How TF Is Australia Still Opening New Coal Mines?

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A new coal mine development has been approved by the Federal Government, just weeks before the global climate COP26 summit in Glasgow.

It’s the third mine that’s been approved in the last month, and it totally ignores continuous calls for the Morrison Government to commit to net zero emissions and take the climate crisis seriously.

What Has The Government Granted Exactly?

The government’s tick of approval means that the mining giant Glencore can expand its Mangoola mine, in the Upper Hunter region of NSW.

The expansion includes creating a whole new coal pit near the existing mine, over roughly 623 hectares, and extracting an additional 52 million tonnes of fossil fuels over eight years.

The federal approval does include conditions though, which will require Glencore to monitor local water and offset the destruction of any habitats used by critically endangered species in the area.

‘Minister Against The Environment’

The mine was approved by Environment Minister Sussan Ley, who’s been dubbed the ‘minister against the environment’ because this isn’t the first coal mine she’s given the green light.

In September, she granted the expansion of an existing underground coal mine north of Wollongong, which is set to extract approximately 3.7 million tonnes of extra coal over five years.

Ley also approved another coal mine, the Vickery Extension Project, north of Gunnedah.

Both of these approvals came just a few months after the Federal Court ruled that the Environment Minister had a duty of care to consider the potential harms to young people from climate change.

The landmark ruling is known as the Sharma case. It was successfully launched by eight teenagers last year, and Ley has already lodged an appeal to revoke it.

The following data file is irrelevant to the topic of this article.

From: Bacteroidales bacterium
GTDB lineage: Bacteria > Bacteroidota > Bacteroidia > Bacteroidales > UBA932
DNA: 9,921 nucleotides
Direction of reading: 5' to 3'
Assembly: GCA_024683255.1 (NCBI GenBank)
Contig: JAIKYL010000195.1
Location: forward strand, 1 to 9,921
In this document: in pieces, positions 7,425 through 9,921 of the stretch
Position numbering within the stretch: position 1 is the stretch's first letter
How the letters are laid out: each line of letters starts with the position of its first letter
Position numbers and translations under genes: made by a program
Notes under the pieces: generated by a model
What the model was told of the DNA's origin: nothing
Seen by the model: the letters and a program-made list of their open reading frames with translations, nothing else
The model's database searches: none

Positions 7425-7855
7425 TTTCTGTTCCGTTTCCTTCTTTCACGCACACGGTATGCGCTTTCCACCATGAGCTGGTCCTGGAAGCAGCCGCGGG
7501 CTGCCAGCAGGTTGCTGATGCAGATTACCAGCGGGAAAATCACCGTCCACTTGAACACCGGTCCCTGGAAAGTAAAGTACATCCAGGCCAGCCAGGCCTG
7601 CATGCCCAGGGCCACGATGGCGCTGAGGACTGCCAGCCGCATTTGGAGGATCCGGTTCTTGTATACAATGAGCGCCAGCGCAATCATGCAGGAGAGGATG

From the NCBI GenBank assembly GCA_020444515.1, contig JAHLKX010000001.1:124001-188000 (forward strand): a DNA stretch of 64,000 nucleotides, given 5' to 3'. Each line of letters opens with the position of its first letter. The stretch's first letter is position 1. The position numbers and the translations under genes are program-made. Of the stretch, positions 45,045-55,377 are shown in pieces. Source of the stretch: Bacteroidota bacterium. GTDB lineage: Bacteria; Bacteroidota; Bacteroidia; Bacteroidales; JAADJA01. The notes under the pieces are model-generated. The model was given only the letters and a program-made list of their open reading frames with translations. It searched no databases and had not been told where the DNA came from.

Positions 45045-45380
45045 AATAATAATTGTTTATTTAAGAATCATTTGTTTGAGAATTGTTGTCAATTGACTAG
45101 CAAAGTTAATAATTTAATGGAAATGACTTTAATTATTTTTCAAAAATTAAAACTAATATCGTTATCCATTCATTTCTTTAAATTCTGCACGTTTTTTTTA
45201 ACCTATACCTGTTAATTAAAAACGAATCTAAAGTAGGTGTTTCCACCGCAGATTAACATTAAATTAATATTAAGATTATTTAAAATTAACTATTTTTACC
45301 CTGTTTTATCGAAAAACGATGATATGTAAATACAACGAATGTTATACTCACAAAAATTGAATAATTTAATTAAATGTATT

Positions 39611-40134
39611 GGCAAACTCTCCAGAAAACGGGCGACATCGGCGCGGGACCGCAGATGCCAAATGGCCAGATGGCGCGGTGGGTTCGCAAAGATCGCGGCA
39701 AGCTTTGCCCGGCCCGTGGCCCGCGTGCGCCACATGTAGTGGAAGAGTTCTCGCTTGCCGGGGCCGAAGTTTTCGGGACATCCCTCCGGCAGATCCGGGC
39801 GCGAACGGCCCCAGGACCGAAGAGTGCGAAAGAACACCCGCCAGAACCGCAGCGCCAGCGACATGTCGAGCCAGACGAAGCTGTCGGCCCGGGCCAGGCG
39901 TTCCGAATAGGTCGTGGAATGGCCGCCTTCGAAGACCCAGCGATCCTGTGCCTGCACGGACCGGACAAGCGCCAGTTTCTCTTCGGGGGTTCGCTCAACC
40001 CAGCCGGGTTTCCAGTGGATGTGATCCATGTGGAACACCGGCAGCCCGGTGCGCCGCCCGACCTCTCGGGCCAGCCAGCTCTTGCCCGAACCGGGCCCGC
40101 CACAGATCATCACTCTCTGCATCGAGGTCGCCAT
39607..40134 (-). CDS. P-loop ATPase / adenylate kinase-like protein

How Do People Feel About The New Coal Mine?

ScoMo has made it pretty clear that he wants Australia’s mining industry to continue.

Ley said the development of the Mangoola mine wouldn’t cause harm to human safety, and that the mine won’t “necessarily result in an increase of global greenhouse gases”.

But according to experts, the Gunnedah mine extension alone could create an extra 100 million tonnes of CO2-equivalent greenhouse gasses to the lifetime of the mine.

Which does, in fact, increase the risk of ‘catastrophic’ harm for young people in the future.

The whole thing has outraged many people, particularly locals and farmers who are being forced off the land to make way for the expansions.

Georgina Wood from the anti-mining group Lock the Gate Alliance told The Guardian that the latest coal mine expansion was actually opposed by the local council and landholders.

While the rest of the world prepares for the COP26 climate summit in Glasgow, Wood said that she finds it alarming to witness Australia “digging itself deeper” and “refusing to take climate change and rural sustainability seriously”.

There have even been murmurs that Morrison isn’t planning on joining other global leaders at COP26 because it would require him to undergo a 14-day mandatory quarantine for the fourth time this year.